Nedarim - Daf 77

  • Hafarah on Shabbos not for a Shabbos need

The next Mishnah teaches: מפירין נדרים בשבת, ונשאלין לנדרים שהן לצורך השבת – One may revoke nedarim on Shabbos and may seek a heter for nedarim that their annulment is needed for Shabbos. The Gemara inquires if hafarah on Shabbos also must be for a Shabbos need. (The question hinges on if the final clause, ",שהן לצורך השבת" is also qualifying the law of hafarah on Shabbos). The Gemara quotes a Baraisa that does require a Shabbos need for hafarah. Rav Ashi objected from our Mishnah, which says that one may revoke nedarim until nightfall on Shabbos. If hafarah requires a Shabbos need, then he should not be able to revoke nedarim even towards the close of Shabbos, since no Shabbos need is being hindered in those few moments. The Gemara agrees and says that this question is a machlokes Tannaim, dependent on the machlokes of the previous Daf: Our Mishnah, which holds hafarah is only until nightfall, allows hafarah without a Shabbos need, because otherwise he will lose the ability to revoke. If hafarah can be done for a full twenty-four hours, they did not make allowances to revoke without a Shabbos need, because he can revoke after.

  • Three laymen on Shabbos and the appearance of a court case

Rav Yosef initially thought that one may only seek a heter for a neder on Shabbos from a יחיד מומחה – single expert, but not from שלשה הדיוטות – three laymen, because this has the appearance of a court case on Shabbos. Abaye responded that since annulment of nedarim is distinct from court proceedings in three ways, namely, that the three men may stand, they may be his relatives, and it may be done at night, therefore it does not have the appearance of a court case (even absent these three factors). Rabbah said in the name of Rav Nachman: The halachah is that one may seek a heter for a neder from one who is standing, alone, and at night, and on Shabbos, and from relatives. The Gemara objects since Rabban Gamliel apparently did not allow annulment while standing, because a Baraisa relates that he once dismounted from his donkey, wrapped himself in his cloak, sat, and annulled a petitioner’s neder. The Gemara answers that Rabban Gamliel holds אין פותחין בחרטה – we do not open with mere regret. Rather, we must uproot the neder based on an error, and such judgement requires focus, which is why he sat. Rav Nachman holds we may open a neder with regret alone, so this can be done even while standing.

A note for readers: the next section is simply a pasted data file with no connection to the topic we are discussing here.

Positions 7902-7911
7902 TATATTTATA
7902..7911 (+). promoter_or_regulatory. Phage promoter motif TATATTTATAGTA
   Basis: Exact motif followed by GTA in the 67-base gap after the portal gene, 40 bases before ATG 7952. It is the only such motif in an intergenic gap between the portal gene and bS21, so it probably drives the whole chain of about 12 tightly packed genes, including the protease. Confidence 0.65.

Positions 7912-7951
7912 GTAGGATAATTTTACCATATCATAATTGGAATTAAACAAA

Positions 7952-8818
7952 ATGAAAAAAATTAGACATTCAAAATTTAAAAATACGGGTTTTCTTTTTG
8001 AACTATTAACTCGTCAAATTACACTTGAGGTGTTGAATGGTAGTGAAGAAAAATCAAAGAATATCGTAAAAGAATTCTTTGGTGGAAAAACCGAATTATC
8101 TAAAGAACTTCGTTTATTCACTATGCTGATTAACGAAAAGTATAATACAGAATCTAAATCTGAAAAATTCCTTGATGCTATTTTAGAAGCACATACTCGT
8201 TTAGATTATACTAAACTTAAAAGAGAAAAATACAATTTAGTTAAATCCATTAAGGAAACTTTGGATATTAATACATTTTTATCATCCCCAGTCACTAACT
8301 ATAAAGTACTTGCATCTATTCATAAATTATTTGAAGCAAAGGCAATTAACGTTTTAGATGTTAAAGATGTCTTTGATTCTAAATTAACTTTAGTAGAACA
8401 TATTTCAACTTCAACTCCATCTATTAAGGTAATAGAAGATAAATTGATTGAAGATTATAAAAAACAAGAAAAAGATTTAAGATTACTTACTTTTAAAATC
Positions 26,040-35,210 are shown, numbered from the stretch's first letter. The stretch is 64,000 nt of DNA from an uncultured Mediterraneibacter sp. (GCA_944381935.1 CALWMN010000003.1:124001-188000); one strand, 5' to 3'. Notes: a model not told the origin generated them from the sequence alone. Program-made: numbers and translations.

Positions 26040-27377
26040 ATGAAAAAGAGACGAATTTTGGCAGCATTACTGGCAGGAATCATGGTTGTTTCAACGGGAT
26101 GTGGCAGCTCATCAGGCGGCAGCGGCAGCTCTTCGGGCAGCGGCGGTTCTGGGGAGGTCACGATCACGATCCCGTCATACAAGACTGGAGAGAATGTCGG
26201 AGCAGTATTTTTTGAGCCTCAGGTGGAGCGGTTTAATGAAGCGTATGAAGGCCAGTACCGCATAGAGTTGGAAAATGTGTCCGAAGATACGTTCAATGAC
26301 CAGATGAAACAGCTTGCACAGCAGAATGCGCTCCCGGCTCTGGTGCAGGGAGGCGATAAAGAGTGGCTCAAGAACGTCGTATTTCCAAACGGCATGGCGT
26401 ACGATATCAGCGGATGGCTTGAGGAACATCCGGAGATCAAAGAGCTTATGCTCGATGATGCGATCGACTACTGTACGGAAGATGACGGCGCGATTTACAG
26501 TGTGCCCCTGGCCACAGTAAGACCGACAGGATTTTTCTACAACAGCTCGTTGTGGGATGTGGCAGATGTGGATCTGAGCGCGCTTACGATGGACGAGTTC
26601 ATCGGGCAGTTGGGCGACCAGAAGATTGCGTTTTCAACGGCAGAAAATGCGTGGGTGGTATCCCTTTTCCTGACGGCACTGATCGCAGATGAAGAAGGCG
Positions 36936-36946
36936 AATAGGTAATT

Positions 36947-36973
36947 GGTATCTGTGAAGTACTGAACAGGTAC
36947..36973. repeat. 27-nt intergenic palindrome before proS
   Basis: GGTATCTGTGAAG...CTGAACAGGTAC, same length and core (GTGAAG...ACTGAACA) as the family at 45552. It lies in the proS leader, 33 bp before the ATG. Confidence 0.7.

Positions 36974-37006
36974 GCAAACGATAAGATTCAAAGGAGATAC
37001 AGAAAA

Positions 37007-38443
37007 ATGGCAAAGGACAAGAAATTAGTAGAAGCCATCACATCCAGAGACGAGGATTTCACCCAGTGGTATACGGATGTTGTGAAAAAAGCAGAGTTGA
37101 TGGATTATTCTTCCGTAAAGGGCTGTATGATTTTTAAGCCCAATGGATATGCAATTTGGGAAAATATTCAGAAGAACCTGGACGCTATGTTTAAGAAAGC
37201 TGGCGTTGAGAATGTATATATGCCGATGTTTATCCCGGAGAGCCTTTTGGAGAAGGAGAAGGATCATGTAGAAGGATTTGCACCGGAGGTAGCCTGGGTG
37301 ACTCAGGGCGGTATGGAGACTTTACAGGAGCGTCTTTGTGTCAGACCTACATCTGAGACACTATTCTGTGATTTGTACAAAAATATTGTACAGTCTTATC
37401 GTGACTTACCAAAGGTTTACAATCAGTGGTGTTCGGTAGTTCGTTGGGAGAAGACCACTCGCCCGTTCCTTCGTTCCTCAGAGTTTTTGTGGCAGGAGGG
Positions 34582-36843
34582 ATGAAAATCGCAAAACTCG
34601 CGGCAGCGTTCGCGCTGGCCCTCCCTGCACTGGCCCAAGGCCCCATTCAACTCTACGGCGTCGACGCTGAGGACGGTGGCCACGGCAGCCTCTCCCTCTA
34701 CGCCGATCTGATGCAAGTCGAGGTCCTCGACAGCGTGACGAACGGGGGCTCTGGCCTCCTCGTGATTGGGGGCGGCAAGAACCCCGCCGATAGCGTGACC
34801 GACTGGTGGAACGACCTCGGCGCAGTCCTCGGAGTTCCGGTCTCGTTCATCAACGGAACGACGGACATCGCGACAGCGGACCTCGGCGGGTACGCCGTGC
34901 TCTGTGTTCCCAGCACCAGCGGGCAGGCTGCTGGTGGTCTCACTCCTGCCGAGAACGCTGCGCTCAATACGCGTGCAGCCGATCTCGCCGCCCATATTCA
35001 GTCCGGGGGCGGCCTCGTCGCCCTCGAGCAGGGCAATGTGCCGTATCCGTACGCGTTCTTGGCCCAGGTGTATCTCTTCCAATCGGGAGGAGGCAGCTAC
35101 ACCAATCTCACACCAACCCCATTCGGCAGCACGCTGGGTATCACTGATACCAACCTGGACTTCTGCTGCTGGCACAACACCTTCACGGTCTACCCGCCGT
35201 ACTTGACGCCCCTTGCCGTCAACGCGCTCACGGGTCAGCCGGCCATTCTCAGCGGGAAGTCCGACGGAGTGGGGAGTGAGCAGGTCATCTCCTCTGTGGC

• Hafarah which is implied or thought

It was taught in a Baraisa: האומר לאשתו כל נדרים שתדורי אי אפשי שתדורי – One who says to his wife: “All nedarim that you vowed, I do not want that you vow them,” or, אין זה נדר – “this is not a neder,” לא אמר כלום – he has said nothing, i.e., his implied displeasure with her nedarim do not constitute a hafarah. If he said :”"יפה עשית ואין כמותך – “You have done well,” or, “There is no one like you,” ואם לא נדרת מדירך אני – or “If you had not vowed, I would have imposed the vow upon you,” דבריו קיימין – his words are effective, meaning his implied approval of her nedarim qualifies as hakamah. This is because mental hakamah is effective, whereas mental hafarah is not. A Baraisa teaches that one should not revoke on Shabbos with the same language of hafarah that he uses during the week. Rather, he should hand her the item and say, טלי ואכלי טלי ושתי – “Take and eat, take and drink,” and the neder is canceled. Rebbe Yochanan added: וצריך שיבטל בלבו – And he must cancel the neder in his heart. The combination of handing her the item and mentally revoking the neder is sufficient for hafarah. In another Baraisa, Beis Hillel say that this is effective during the week as well.